Arguably, the most often externally asked question in CrossFit is “What’s the wod?”. Arguably, the most often internally asked question in CrossFit is “Should I attempt this wod Rx or should I scale?”. While I generally cannot answer the first question for you, this two-part post will investigate factors that might influence your decision to scale or go Rx for a wod. Let’s call this to scale or not to scale. For, most days, that is the question.
Before we dive into reasons to potentially scale a wod, let’s first tackle one reason that should never be used as a reason to go Rx (or, for you non-CrossFitters, doing the workout as written without substituting any movements or reducing any weights). Pride. If you simply are doing the workout Rx, weight and movement be damned, just to put that Rx by your name, it’s probably time to reevaluate your motives for doing CrossFit. Blindly Rx-ing wods is a sure way to never meet your goals.
With that being said, here are factors to consider when trying to decide between scaling and Rx-ing a CrossFit wod.
First and foremost, the number one reason to scale any workout would be safety. Many CrossFit wods call for lifting heavy loads off the ground or above our heads. If a heavy weight causes us to use bad form, such as a rounded back on deadlifts or overarching on a press, we put our bodies in position for injury. Lighter weights after many rounds and repetitions also can cause form sacrifices due to fatigue and this can cause injury just as much as heavy weight. Even body weight movements, such as falling uncontrolled on a pull-up descent, can damage shoulders and surrounding tissue.
Of course, injuries can happen at any time, even when a workout is appropriately scaled. Put yourself in the best position to safely handle the punishment of the wod while still maintaining intensity. Speaking of intensity…
The workout of the day is programmed with intention. Sometimes this intention has a strength bias, sometimes the wod favors more conditioning. A good coach should explain the intention of the wod before it is performed. Sometimes there are obvious hints, like the sheer volume of the wod or the prescribed load. Fran, for instance, uses a relatively light weight with the intent to be a total metabolic destroyer. (Yes, I’m aware I borderline should be scaling that wod.) Some workouts depend more on the weight of the barbell to produce the suck effect, like Linda. Sometimes the intensity line between Rx and scaled is very, very blurry.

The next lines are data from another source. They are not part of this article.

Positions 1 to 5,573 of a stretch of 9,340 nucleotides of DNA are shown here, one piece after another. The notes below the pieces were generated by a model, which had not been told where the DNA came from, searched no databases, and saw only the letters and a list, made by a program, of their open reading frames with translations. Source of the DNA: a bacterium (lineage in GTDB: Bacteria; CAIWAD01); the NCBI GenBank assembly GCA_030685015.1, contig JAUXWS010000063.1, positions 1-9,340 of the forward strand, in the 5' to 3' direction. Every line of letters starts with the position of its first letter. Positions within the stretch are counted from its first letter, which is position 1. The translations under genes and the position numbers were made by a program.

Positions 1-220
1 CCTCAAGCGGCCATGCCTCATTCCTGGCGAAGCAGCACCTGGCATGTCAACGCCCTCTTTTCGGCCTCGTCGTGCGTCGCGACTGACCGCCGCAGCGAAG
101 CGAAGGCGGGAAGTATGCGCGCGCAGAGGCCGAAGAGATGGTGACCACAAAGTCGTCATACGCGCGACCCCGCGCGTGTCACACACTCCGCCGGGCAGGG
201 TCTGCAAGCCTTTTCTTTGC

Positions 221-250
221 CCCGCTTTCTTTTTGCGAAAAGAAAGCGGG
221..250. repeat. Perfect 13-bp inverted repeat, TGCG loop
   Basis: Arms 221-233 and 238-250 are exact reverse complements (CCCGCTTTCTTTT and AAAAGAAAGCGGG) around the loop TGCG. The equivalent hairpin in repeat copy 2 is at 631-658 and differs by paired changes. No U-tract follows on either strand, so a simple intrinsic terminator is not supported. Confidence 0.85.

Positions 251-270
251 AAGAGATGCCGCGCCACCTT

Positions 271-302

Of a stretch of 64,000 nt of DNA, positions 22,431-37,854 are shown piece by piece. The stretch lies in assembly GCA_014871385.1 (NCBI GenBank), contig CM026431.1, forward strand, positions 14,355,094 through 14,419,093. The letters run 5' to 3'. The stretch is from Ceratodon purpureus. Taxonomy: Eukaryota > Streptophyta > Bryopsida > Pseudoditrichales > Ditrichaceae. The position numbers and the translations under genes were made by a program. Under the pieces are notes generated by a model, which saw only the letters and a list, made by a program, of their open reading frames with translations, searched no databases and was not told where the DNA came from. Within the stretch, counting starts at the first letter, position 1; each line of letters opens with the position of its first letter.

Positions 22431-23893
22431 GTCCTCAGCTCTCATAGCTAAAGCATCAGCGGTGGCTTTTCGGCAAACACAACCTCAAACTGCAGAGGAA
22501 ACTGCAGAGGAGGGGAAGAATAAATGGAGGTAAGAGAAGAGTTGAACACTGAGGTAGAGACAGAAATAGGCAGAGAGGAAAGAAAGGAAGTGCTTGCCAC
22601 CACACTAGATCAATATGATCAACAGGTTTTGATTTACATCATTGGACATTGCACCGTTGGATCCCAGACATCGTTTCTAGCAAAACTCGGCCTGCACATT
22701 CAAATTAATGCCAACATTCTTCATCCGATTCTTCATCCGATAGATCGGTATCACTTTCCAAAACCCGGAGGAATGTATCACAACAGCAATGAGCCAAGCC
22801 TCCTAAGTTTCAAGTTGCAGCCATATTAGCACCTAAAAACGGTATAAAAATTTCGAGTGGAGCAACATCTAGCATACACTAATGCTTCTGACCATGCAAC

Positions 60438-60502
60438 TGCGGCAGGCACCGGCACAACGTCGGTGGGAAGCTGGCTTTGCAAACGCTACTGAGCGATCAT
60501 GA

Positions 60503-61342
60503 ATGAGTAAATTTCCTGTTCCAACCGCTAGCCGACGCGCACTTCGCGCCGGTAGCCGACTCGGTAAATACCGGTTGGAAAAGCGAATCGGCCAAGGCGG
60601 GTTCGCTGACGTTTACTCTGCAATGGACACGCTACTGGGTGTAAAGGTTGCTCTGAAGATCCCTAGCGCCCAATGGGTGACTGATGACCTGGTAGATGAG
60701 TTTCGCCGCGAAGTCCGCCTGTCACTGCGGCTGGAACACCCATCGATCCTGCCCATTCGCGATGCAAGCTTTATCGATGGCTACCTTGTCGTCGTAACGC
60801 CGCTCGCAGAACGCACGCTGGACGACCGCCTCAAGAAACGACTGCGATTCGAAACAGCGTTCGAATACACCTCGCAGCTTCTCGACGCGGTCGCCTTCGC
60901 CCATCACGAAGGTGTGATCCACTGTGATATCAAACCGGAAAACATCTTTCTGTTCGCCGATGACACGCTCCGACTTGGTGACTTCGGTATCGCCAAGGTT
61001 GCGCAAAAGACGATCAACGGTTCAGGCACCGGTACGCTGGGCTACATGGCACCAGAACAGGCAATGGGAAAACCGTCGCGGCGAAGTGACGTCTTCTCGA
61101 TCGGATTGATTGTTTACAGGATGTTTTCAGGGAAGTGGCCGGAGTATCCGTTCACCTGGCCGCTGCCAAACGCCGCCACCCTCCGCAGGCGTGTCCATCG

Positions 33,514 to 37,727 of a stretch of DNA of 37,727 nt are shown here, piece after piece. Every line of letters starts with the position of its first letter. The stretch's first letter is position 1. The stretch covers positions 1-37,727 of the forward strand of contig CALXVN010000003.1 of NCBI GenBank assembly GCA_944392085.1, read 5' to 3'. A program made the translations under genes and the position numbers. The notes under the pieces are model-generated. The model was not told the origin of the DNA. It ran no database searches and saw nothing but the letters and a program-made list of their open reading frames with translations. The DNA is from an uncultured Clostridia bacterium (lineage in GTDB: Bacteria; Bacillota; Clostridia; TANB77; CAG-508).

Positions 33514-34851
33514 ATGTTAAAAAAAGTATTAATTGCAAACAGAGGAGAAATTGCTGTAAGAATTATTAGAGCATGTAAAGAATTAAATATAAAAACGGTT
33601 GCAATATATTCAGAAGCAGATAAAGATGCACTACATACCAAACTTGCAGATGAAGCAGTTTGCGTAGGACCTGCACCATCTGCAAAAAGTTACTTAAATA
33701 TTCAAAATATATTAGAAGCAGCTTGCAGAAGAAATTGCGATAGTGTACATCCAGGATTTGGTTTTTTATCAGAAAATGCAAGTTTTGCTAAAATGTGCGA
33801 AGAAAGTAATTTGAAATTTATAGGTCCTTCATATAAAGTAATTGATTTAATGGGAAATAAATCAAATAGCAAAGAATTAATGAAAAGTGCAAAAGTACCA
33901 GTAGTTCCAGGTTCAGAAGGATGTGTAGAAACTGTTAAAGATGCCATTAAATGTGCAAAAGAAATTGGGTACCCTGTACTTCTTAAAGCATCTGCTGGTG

Take the latest hero wod I did, Morrison. This was a 50-40-30-20-10 of wall balls, KB swings, and box jumps. My box programmed a 35-minute time cap for this workout. After listening to the WODwell strategic advice and contemplating my own abilities… I decided to go Rx. 36:13 later, I finished the workout… time cap be damned – I was absolutely going to finish! But, that leads to the question of did I make the correct decision regarding Rx/scaled?
Things got really spicy really quickly with Morrison. My lower back was tightening from all the swings and jumps, and wall balls just suck in general. There were times when I had to spend many seconds with my hands on my knees, gasping for air. I broke my rounds up into increasingly smaller sets, sometimes getting only 7 wall balls in before needing to rest.
But… I finished pretty near the time cap. So, should I have gone Rx with the 1.5 pood KB and 20# wall ball or should I have maybe gone with the 1 pood and maybe finished closer to 30 minutes? Personally, I feel that if I had not gone Rx and finished with time to spare, I would’ve wished I had gone Rx because I would know I could. But, would that give me as optimal a workout, given that I would take more time and rest more?
One more word on intensity… don’t scale yourself to too low of an intensity. Take Morrison again, if you scaled and completed the wod in less than 20 minutes… you probably scaled too far. CrossFit is supposed to suck sometimes, it’s supposed to get uncomfortable… don’t cheat yourself out of the suck!
That’s it for Part One on this discussion of scaling versus going Rx for your CrossFit wod. Check back soon for Part Two! If you’re a numbers guy like me… you’re going to love what I have in store for you!
Your turn -> Have you ever scaled a wod and realized afterwards that you could’ve done the workout with less scaling?